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AU News

A Trojan Basketball Alum’s Transplant Journey

March 18, 2022
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Nikki Young’s father was going into kidney failure, but thanks to a special program, there was lifesaving help for him and another man.

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Thanksgiving Day has a special meaning for Nikki Young, a 2017 graduate from Taylors, South Carolina, who played on the Trojans Women’s Basketball Team. 

On the week of Thanksgiving 2021, her father, Dion Young, gained a new lease on life.

Like Nikki, Dion grew up an athlete. In fact, he was a top basketball player in his high school days and was often there to cheer on Nikki at her games. But recently his health was taking a turn for the worse. 

“His kidneys crashed pretty rapidly,” Nikki recalled. “We didn’t even know they were crashing at the time. We caught COVID around this time last year, so that’s how we found out. He didn’t pay attention to the signs of not going to the restrooms as regularly or him sleeping too long. At midday he would just go to sleep and he wouldn’t wake up. We didn’t know what that was until he actually caught COVID. All that opened up, so we had to move very fast with him only having a two percent functioning kidney.” 

Nikki and her siblings were tested for a potential match. No match was found, but thankfully that wasn’t the end of the story.

Through the United Network for Organ Sharing (UNOS), Nikki found out about a young man who was a match for her kidney. 

“They mentioned a swap program for those who weren’t a direct match, which is what I fell into. That’s pretty much when you donate your kidney to someone in need and they actually have a family member or someone else on the list or a ‘Samaritan,’ in our case, who actually donates theirs as well. So you just give a kidney for a kidney, pretty much,” Nikki said.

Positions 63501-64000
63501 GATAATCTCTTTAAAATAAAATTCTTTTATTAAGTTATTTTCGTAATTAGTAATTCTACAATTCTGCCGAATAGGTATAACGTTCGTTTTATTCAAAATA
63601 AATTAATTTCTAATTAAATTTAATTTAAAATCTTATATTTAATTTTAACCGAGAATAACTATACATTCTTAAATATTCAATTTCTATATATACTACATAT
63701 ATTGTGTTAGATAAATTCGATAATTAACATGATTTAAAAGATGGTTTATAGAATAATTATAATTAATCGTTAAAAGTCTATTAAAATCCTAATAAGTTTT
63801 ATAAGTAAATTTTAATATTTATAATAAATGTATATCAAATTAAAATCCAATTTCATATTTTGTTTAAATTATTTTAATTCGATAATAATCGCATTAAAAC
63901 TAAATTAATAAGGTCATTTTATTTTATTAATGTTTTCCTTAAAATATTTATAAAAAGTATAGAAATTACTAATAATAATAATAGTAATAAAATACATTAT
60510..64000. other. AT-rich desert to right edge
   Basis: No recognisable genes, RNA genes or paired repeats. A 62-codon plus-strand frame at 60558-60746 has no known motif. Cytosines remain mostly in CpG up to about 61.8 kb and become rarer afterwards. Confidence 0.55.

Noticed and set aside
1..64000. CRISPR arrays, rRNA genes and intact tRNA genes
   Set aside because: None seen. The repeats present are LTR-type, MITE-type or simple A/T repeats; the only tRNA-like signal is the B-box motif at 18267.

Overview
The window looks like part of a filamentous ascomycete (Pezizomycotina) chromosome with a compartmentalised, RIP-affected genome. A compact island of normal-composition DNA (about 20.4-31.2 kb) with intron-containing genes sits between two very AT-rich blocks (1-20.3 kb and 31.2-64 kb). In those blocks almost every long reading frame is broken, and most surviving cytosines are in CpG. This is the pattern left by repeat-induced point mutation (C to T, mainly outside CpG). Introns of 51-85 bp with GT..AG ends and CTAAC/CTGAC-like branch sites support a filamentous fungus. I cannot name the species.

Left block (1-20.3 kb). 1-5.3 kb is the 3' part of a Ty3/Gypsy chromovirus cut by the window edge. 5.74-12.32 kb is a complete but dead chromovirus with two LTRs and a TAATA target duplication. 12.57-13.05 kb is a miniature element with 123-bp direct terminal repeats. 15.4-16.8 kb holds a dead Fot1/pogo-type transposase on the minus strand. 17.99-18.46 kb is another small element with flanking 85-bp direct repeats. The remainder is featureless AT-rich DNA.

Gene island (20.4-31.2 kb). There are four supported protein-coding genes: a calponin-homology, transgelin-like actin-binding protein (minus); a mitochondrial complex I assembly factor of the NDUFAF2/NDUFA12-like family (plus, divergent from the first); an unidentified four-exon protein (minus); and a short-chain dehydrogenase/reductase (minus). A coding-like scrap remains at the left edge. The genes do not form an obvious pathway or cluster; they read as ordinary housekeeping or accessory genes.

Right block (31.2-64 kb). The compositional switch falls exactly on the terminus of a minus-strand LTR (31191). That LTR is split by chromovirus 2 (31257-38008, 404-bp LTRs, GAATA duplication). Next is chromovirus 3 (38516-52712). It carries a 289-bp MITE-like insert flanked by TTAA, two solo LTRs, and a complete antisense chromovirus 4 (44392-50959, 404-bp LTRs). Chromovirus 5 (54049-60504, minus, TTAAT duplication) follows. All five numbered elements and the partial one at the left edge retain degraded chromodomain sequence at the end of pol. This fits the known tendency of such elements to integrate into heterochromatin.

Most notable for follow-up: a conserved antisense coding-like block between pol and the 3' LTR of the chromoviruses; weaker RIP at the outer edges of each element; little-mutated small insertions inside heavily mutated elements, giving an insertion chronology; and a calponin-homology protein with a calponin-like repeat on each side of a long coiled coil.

It turns out that another woman, Chelsey Machado, a nurse with Prisma Health, was a match for Dion. Surgery was scheduled for Thanksgiving week 2021 at the Medical University of South Carolina in Charleston. 

While at the hospital, Nikki recalled, “At the very beginning it was definitely scary, walking those halls post surgery and seeing those on dialysis waiting. And we were able to have it happen so fast in his case. The process was very scary, but afterwards it was a huge relief—not having him go through doctor’s appointments and do all that dialysis and that taking a toll on his body. Seeing him do well now and doing the things he used to do is amazing.”

After graduating in 2017 with a degree in Kinesiology from the Anderson University College of Health Professions, Nikki went to J.L. Mann High School in Greenville to work with one of her former high school coaches. She then had an opportunity to return to her old high school to coach their girls basketball team at Eastside High School in Taylors. After the surgery, she had to take it easy, but her assistant coaches took up the slack. When she returned, the Eastside Eagles went on to finish their season strong with a string of wins and a trip to the playoffs.

Going through this experience and seeing her father’s return to a more normal life makes Nikki and her family strong believers in the living organ donor program. She encourages others to consider becoming donors.

“You don’t know the type of people you’ll be able to touch. For instance, in my situation they ask you after, do you want to meet the person who received your kidney? And I did. Most people just think about a person who’s receiving a kidney, but their families are also impacted,” Nikki said. “There was nothing but tears of joy, just like a burden was lifted off of their chest when I was actually able to save her son. So you definitely want to consider those types of things. It’s actually touched my entire family to where they’re considering being donors.”

Details about becoming a living kidney donor can be found at the National Kidney Foundation website.

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